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social services

Is health care the highest-return place for provincial governments to invest? Our analysis suggests the answer is "no."
Her idea of a "tangible shift" in the wake of #MeToo only supports wealthy, white, educated, straight, cisgender and able-bodied women.
We should increasingly ask how much time and stress is expended by caregivers negotiating with medical and social care systems.
When health care is positioned as a key way of managing social problems, we put enormous strain on the system. This forces us to be duct-tape doctors, trying our best to seal up the gaps in a patchwork system of inadequacies and shortfalls. Primary care in particular is perfectly situated to absorb the costs of poor social supports.
We, the disability family, have been an afterthought -- for governments, service agencies and organizations -- for far too long. Our opinions have been sidelined, our emotions trivialized, our needs prescribed and our resources shuttered.
I can't truly explain how exhausting, challenging and incredibly cold this night was. I had been given a real-life scenario of a homeless youth as a part of 360°kids' 360°Experience. Our experience had us stepping into the shoes of a 16-year-old male, who was unsafe at home and had to leave quickly to save himself.
With recurring outbreak of conflict or violence in the Middle East and North Africa (MENA) region, focusing on implementing essential services may seem like a secondary concern. Conversely, the low-quality services may be the root of the problem. Poor state performance is exacerbating tensions in society, deepening mistrust and discouraging citizens from engaging with the state. Public institutions that deliver essential social services are not responsive to citizens' needs, leaving citizens to abandon the system and seek alternative means.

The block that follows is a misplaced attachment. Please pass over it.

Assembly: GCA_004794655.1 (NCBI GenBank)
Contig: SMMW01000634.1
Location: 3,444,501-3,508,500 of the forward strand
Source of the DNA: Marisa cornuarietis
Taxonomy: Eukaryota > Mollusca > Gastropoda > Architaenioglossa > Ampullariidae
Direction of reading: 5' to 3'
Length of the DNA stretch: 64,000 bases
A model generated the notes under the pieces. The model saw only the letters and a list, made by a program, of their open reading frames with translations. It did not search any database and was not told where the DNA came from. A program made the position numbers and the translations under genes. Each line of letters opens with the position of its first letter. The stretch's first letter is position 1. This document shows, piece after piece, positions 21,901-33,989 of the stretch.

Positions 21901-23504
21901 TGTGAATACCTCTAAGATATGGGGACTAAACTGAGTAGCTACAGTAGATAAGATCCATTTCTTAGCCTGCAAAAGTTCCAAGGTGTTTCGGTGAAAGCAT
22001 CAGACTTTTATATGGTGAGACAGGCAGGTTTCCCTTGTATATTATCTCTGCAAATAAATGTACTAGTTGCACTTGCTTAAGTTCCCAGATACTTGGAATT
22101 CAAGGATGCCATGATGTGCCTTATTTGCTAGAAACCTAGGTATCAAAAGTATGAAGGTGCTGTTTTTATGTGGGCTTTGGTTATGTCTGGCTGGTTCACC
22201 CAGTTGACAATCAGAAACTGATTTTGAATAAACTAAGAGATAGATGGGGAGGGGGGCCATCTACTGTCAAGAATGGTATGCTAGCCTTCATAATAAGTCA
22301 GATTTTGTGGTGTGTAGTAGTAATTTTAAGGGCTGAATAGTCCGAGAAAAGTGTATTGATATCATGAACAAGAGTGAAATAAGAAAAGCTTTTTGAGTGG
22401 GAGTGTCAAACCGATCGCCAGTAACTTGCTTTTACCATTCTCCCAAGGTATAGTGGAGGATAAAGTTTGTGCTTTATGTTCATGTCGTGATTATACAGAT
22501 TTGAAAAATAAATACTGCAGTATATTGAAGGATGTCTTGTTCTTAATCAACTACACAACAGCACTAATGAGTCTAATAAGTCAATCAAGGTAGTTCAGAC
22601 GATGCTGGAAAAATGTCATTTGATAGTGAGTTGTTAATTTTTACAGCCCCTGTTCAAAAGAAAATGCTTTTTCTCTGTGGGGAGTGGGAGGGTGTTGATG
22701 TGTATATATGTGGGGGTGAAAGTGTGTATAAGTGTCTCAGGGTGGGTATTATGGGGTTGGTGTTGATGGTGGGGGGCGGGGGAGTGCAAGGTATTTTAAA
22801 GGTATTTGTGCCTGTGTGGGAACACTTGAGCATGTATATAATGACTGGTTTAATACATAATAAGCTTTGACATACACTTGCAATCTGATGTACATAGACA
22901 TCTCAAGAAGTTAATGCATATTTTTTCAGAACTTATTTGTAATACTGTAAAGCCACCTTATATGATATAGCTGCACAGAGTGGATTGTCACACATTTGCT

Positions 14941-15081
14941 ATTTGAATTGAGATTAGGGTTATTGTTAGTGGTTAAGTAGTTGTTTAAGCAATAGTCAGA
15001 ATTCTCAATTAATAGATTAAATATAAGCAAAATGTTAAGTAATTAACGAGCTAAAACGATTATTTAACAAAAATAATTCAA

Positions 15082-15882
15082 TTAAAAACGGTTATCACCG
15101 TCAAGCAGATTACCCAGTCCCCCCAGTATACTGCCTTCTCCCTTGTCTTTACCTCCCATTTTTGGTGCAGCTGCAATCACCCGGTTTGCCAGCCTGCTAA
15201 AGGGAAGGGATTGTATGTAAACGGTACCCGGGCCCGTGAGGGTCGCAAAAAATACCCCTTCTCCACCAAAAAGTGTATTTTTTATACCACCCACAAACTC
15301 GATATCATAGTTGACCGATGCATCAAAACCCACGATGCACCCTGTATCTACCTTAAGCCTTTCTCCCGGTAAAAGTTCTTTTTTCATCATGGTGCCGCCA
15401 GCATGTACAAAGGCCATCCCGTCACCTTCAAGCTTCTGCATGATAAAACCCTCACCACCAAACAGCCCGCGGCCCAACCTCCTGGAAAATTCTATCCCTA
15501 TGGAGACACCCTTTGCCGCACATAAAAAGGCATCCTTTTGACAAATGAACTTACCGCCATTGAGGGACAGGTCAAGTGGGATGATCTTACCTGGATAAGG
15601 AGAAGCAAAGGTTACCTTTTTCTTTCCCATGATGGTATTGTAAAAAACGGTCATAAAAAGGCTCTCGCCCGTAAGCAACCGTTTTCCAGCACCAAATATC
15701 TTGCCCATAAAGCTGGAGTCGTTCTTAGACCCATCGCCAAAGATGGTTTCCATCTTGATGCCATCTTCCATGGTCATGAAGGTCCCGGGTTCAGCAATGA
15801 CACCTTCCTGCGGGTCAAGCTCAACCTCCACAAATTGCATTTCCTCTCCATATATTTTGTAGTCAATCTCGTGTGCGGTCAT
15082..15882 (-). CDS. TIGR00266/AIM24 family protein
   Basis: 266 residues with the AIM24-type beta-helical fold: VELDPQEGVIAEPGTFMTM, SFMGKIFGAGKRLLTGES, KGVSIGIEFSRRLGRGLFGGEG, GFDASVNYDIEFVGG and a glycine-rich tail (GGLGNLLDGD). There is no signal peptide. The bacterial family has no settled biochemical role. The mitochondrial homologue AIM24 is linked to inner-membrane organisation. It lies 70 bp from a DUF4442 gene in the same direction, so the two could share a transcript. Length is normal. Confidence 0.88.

Mayor Ted Clugston of Medicine Hat, Alberta has become the reluctant spokesperson for a controversial approach to reducing homelessness. Reluctant because just a few years ago, he opposed the initiative. Sometime in 2015, Medicine Hat will become the first municipality in Canada to eradicate homelessness.
It is also interesting to note that 43 per cent of CEOs, who can afford to pay for their retirement without other contributions, have set up defined benefits pension plans that will provide them $1.9 million every year from the time they turn 65. Less than 11 per cent of the general population has a defined benefits pension plan, in stark contrast with a full 43 per cent of the wealthiest in our society. But the Couillard government is doing absolutely nothing to improve the lot of the 89 per cent who are excluded.
All levels of government and the private sector must begin to see the tremendous social and economic benefits of doing the right thing. Canada can end homelessness and our elected officials have a duty to work together on funding community based solutions.